Like newborn babies,
thirst for the pure milk of the word
so that by it you may grow in your salvation.
Surely you have tasted that the Lord is good! 1 Peter 2:2,3
A large portion of what is recorded of the spoken words of Jesus is his use of parables (stories) to teach and illustrate points. Because of the sheer volume of parables Jesus taught, we need to recognise that they are foundational in the forming of our conceptual understanding of the principles he taught.
Parable of the sower
Again Jesus began to teach by the lake. The crowd that gathered around him was so large that he got into a boat and sat in it out on the lake, while all the people were along the shore at the water’s edge. He taught them many things by parables, and in his teaching said; ‘Listen! A farmer went out to sow his seed. As he was scattering the seed, some fell along the path, and the birds came and ate it up. Some fell on rocky places, where it did not have much soil. It sprang up quickly, because the soil was shallow. But when the sun came up, the plants were scorched, and they withered because they had no root. Other seed fell among thorns, which grew up and choked the plants, so that they did not bear grain. Still other seed fell on good soil. It came up, grew and produced a crop, multiplying thirty, sixty, or even a hundred times.’ Then Jesus said, ‘He who has ears to hear, let him hear.’ When he was alone, the Twelve and the others around him asked him about the parables. he told them, ‘The secret of the kingdom of God has been given to you. But to those on teh outside everything is said in parables so that ,
“they may be ever seeing but never perceiving, and ever hearing but never understanding; otherwise they might turn and be forgiven!”
Then Jesus said to them, ‘Don’t you understand this parable? How then will you understand any parable? The farmer sows the word. Some people are like seed along the path, where the word is sown. As soon as they hear it, Satan comes and takes away the word that was sown in them. Others, like seed sown on rocky places, hear the word and at once receive it with joy. But since they have no root, they last only a short time. When trouble or persecution comes because of the word, they quickly fall away. Still others, like seed sown among thorns, hear the word ; but the worries of this life, the deceitfulness of wealth and the desires for other things come in and choke the word, making it unfruitful. Others, like seed sown on good soil, hear the word, accept it, and produce a crop – thirty, sixty or even a hundred times what was sown. ‘ Mark 4:1-20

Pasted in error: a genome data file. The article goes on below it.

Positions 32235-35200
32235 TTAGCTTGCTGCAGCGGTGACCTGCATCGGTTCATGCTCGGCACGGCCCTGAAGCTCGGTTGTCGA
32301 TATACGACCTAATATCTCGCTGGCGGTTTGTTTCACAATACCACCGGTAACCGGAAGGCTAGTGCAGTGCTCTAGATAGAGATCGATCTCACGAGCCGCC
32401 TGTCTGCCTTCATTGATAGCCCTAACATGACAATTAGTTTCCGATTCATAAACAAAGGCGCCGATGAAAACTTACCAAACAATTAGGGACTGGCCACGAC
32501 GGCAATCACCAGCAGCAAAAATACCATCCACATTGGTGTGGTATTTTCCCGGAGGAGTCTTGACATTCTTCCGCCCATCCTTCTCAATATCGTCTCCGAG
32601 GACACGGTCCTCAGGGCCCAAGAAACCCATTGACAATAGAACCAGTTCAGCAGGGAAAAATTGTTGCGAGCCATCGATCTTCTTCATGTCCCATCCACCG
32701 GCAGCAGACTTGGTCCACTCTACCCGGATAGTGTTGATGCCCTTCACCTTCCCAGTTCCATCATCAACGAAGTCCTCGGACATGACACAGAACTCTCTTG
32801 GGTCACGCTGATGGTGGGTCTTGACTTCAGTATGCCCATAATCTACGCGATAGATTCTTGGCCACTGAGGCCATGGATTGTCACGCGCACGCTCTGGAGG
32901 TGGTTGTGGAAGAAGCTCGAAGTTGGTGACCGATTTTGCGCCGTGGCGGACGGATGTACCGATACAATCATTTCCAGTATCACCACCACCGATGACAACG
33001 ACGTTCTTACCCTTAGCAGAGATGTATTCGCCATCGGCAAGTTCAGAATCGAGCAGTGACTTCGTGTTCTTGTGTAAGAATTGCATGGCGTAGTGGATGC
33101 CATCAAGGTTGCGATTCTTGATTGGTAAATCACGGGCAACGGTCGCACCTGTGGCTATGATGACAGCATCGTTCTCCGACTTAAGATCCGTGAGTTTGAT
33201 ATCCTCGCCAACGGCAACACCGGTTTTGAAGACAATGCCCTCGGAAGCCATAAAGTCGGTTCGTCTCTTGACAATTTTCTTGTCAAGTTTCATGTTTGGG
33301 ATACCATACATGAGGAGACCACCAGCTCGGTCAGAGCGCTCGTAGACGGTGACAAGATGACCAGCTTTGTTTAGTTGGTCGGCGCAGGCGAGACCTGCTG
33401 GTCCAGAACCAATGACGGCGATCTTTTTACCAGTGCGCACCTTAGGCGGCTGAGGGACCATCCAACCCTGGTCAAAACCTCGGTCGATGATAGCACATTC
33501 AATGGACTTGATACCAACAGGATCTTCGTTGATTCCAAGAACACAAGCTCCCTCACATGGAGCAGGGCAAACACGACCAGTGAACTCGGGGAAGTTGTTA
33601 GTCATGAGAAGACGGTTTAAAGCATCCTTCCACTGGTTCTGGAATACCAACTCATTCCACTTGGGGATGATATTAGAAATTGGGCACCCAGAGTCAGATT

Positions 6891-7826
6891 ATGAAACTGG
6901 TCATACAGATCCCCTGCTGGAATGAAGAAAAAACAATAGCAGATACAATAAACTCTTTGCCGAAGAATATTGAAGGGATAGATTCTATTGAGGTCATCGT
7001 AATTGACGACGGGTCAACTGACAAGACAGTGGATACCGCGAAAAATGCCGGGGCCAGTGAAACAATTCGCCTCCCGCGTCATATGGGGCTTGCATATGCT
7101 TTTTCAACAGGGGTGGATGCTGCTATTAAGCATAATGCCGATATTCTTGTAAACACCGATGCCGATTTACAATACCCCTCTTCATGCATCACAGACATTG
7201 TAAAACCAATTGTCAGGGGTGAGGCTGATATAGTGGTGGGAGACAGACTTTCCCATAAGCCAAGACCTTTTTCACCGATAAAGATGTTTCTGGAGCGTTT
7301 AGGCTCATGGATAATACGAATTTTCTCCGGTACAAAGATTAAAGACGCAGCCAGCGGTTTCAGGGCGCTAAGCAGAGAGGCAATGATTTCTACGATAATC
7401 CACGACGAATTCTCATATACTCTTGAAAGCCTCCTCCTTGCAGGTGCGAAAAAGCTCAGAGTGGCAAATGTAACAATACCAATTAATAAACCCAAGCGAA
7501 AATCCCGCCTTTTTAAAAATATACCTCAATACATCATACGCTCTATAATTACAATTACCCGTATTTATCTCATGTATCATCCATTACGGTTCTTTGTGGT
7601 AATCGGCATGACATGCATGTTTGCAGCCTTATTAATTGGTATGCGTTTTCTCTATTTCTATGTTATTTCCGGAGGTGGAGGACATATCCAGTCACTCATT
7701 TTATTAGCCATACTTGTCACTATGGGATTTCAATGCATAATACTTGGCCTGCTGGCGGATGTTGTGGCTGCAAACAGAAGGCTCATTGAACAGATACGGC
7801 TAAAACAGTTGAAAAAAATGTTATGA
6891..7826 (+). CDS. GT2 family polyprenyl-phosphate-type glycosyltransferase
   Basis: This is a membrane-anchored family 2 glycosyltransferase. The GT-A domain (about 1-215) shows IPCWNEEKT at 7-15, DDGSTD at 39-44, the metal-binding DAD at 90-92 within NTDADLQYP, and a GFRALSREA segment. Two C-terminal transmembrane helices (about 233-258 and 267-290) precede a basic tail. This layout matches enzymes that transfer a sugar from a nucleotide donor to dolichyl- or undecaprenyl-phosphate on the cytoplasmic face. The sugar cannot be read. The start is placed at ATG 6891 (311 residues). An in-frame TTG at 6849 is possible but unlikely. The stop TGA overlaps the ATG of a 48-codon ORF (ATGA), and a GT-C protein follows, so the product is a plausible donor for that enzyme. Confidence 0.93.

From this parable we can see that Jesus was teaching that not everyone who hears or even embraces his words goes on to be fruitful.
The devil (otherwise known as Satan), will do all he can to hinder your growth to become a fruitful Christian.
It is also important to know that the Christian life will not be easy. Persecution will arise for your faith as well as many distractions in this life that willl try and take you away from your faith.
This parable highlights the reality of true and false conversion. Some people may be calling themselves a Christian today, and have heard the word, but the cares of this world, the deceitfulness of riches, and the lusts of other things entering in have caused them to become unfruitful.
Jesus later warns in another parable about unfruitful Christians : ‘And throw that worthless servant outside, into the darkness, where there will be weeping and gnashing of teeth.’ Matthew 25:30
When Luke retells this parable of the sower sowing seeds, he relates the good ground to having a good heart. The only way the heart can be good is through repentance. This highlights the importance of the previous lesson, not just as a once off but as a lifetime practice.
Parables of true and false conversion
One of the major themes that comes through the parables (stories) that Jesus taught is the idea of true and false conversion.
Jesus told them another parable: ‘The kingdom of heaven is like a man who sowed good seed in his field. But while everyone was sleeping, his enemy came and sowed weeds among the wheat, and went away. When the wheat sprouted and formed heads, then the weeds also appeared.